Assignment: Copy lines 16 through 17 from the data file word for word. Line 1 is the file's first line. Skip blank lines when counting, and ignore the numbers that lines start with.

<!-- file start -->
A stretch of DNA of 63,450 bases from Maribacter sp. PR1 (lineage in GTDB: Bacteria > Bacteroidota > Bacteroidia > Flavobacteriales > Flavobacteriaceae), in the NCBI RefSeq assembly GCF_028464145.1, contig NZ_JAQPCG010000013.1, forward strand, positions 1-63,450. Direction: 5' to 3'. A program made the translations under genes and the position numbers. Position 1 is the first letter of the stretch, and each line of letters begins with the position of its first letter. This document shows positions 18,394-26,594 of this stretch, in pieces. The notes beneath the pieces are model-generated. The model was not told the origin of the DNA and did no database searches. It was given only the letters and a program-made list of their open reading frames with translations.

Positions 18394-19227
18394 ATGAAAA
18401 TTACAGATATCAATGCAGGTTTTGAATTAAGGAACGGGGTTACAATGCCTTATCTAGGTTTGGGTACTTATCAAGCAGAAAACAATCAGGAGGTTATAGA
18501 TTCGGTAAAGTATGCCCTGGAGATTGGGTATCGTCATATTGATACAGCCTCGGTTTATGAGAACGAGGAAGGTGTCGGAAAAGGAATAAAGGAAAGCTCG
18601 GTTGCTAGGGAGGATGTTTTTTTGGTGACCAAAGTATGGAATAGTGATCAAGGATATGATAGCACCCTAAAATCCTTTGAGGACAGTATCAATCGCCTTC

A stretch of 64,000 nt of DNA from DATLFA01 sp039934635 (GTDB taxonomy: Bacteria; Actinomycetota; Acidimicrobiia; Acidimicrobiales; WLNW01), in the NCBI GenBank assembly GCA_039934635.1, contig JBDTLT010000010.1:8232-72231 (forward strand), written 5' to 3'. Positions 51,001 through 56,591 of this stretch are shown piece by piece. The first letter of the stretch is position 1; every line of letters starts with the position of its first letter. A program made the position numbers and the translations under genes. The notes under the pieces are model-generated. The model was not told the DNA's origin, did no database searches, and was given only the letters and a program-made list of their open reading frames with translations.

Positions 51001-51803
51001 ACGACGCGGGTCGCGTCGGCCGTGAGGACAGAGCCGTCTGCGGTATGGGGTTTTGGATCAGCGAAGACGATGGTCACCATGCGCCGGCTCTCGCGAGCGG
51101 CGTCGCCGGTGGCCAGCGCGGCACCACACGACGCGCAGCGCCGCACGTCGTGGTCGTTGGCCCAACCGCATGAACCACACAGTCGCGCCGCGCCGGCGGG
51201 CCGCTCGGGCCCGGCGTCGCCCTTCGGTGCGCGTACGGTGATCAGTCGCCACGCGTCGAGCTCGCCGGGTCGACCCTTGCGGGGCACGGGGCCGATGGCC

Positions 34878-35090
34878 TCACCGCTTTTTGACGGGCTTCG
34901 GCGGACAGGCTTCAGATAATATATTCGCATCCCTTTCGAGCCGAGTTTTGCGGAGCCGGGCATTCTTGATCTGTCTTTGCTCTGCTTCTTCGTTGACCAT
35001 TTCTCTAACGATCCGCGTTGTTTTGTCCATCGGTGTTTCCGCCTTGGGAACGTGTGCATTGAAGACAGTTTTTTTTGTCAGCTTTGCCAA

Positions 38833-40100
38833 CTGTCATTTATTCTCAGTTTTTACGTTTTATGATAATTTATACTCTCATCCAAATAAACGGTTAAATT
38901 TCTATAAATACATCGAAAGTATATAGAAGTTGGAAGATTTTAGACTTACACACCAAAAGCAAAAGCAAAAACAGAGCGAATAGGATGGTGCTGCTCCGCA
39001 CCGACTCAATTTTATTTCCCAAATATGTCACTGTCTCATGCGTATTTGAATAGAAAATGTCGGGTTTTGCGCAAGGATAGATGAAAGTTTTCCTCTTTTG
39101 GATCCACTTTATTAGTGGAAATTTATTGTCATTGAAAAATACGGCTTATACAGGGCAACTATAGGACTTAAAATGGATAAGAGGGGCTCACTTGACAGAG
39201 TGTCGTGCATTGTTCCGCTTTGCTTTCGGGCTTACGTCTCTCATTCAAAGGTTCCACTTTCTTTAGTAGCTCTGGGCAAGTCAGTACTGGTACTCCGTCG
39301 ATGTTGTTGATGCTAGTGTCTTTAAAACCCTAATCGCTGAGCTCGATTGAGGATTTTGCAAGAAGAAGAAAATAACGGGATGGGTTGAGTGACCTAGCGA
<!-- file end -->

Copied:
Positions 38833-40100
38833 CTGTCATTTATTCTCAGTTTTTACGTTTTATGATAATTTATACTCTCATCCAAATAAACGGTTAAATT